Posted on Dec 27, 2017 by Rick Cundiff
According to recent data gathered by the Research and Development Corporation, close to 20% of military veterans currently suffer from the heartbreaking effects of PTSD.
Even more devastating?
In July of 2016, a revelatory study was published stating that nearly 20 veterans commit suicide -- every single day. Too often, the mental health of veterans is swept under the rug, especially due to social pressures for soldiers to remain "tough" and "strong."
However, as illustrated by the results of these studies, the consequences of ignoring the mental health of our military members are incredibly severe.
Military challenge coins serve as a kind of "secret handshake" for vets and their supporters to be able to reach out and ask for help. But what are these coins, and what is the challenge coin etiquette surrounding their giving?
Read on to find out.
You likely already know that sometimes, no matter what kinds of personal or professional issues you're facing, asking for help can often be the hardest part.
Some may see it as a sign of weakness, others may feel embarrassed. Even more may have trouble figuring out who they can trust. Some may even worry that they're a burden to others.
Military challenge coins help to keep the network of support that so often accompanies -- and really, defines -- the military lifestyle alive, even after a return from deployment.
These coins serve not only as a tangible recognition of service. They're also a symbol of a kind of "secret code" among military members. They are printed with several different military and service insignias so that each different branch of the military (or in some cases, law enforcement) can be recognized.
The coins can also be printed to symbolize rank within the service, and sometimes even years served.
A "coin check" is a callout that is used to recognize and honor active and past military members. The coin check is essentially the first rule in challenge coin etiquette.
When someone shouts it out, (or just holds their coin up in the air or slam it on a table) everyone with a coin must display it. In some cases, the last person to draw out their coin will need to buy everyone a round.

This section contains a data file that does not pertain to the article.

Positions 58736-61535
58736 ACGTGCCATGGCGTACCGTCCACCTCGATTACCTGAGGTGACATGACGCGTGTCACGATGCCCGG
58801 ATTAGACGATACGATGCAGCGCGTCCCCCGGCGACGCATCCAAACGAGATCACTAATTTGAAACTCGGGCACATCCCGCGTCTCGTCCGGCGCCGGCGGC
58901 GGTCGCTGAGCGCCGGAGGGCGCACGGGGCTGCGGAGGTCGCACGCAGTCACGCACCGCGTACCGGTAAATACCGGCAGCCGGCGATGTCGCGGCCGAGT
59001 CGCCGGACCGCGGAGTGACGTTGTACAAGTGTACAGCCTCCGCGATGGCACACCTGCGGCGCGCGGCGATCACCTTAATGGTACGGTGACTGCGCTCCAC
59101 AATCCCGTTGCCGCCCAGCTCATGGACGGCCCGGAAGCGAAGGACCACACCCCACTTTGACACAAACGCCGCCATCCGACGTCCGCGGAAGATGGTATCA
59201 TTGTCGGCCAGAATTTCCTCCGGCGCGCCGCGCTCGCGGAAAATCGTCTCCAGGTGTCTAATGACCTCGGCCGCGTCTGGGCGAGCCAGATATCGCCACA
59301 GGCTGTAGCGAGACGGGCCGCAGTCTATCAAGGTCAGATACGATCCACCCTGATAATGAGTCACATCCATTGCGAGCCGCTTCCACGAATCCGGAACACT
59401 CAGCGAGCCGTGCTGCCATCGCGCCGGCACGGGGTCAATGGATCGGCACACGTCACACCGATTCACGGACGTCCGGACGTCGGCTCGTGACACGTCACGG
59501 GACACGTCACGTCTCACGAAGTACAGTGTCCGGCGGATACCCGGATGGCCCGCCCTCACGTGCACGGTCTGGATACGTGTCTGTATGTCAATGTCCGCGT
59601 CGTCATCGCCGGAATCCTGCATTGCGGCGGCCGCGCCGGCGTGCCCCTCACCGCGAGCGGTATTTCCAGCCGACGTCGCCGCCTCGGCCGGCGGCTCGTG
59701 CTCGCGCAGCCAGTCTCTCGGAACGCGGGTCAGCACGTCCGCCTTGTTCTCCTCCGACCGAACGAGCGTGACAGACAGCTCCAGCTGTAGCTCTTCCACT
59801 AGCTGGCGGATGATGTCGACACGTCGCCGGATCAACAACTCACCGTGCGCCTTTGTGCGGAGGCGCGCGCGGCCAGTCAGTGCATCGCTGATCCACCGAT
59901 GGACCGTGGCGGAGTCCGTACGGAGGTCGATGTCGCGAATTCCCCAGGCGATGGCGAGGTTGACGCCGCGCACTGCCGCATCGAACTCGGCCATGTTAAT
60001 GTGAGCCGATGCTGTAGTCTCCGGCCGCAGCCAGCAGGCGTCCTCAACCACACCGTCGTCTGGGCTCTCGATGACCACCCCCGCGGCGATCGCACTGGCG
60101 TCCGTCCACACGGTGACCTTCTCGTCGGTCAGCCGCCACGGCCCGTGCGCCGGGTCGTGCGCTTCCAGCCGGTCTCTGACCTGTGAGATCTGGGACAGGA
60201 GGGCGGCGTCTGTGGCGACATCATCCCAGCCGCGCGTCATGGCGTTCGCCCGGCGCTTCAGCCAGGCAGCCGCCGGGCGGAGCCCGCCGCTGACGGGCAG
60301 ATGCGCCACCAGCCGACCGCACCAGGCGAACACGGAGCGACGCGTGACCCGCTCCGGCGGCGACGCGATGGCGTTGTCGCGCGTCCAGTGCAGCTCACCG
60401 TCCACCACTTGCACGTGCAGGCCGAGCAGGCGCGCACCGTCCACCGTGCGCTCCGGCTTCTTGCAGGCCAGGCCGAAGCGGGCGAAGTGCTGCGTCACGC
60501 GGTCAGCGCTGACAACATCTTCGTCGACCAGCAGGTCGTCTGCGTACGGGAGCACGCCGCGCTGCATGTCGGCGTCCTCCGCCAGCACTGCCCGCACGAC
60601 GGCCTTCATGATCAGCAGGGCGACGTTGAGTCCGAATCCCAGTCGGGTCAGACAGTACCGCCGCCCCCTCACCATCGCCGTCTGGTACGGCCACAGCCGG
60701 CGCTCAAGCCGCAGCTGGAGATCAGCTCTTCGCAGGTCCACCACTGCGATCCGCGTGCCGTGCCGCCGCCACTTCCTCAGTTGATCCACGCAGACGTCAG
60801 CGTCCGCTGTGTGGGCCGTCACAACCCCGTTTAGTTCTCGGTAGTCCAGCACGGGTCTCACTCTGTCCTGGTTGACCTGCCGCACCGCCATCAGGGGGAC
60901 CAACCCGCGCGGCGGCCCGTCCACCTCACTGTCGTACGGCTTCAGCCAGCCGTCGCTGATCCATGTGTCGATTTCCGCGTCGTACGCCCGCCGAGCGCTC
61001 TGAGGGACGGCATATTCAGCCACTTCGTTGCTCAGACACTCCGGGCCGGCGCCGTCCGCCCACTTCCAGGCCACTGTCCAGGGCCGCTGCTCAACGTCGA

In other cases, it's shown to someone as a secret request for help. Or, showing the coin can let someone know that you are always open to hearing anything they need to get off their chest.
These coins help soldiers to recognize and respect one another, no matter the time or the place. There are no rules about when a coin check can happen, which is why many people choose to have their coins on their person at all time.
Now you have a better understanding of what these challenge coins are, and what makes them such an important part of military history. Let's move on to talking about basic challenge coin etiquette.
First of all, the most important thing to keep in mind is that you should never physically hand your coin to another person.
This means that you are actively giving someone a coin. So, if you want to show your coin or initiate a challenge, cup it in your hands or simply raise it above your head.
Of course, it goes without saying that you should be sure to give every member of your team/unit a coin and relate these same rules to them.
Once a coin check is initiated, it's up to you to move quickly!
Of course, there are limits to exactly how much you can move. Remember that the whole idea of these challenge coins is for them to remain on your person at all times. This means that if you take more than four steps to reach your coin, you've automatically lost.
If everyone is able to produce their coins, you keep the challenge going. If someone drops their coin while taking it out, then they're also declared the loser and will usually need to buy everyone a round (or whatever "consequence" has been agreed on ahead of time.)
So, what happens if you've initiated a coin check, but everyone on their team has their coin?
There are several ways to go. You can bite the bullet and follow the traditional rules by buying everyone a drink. Or, you can make the rules so that the last person to pull out their coin needs to do the buying.
Other things you need to remember? It's up to you to replace any coin that you've lost. You don't have to wait for someone to give you another one if it's already happened once. Still, try to avoid this, as some may see a lost coin as a sign of disrespect.
Never cut holes in your coin (for example, to put it on a chain) and always keep your coin clean.
Now that you know the basics of challenge coin etiquette, you're likely ready to purchase coins for the vet, active members, or military friends in your life.
The good news?
With the popularity of these coins continuing to climb, there are more options than ever when it comes to their design.
We offer challenge coins geared towards US military members, law enforcement officers, US government agents, firemen and women, and much more. We've even created special challenge coins that businesses can use to strengthen the sense of camaraderie in the office!
We invite you to browse through all of the coin options on our website.
Don't see something you like? Don't worry -- we can make it for you.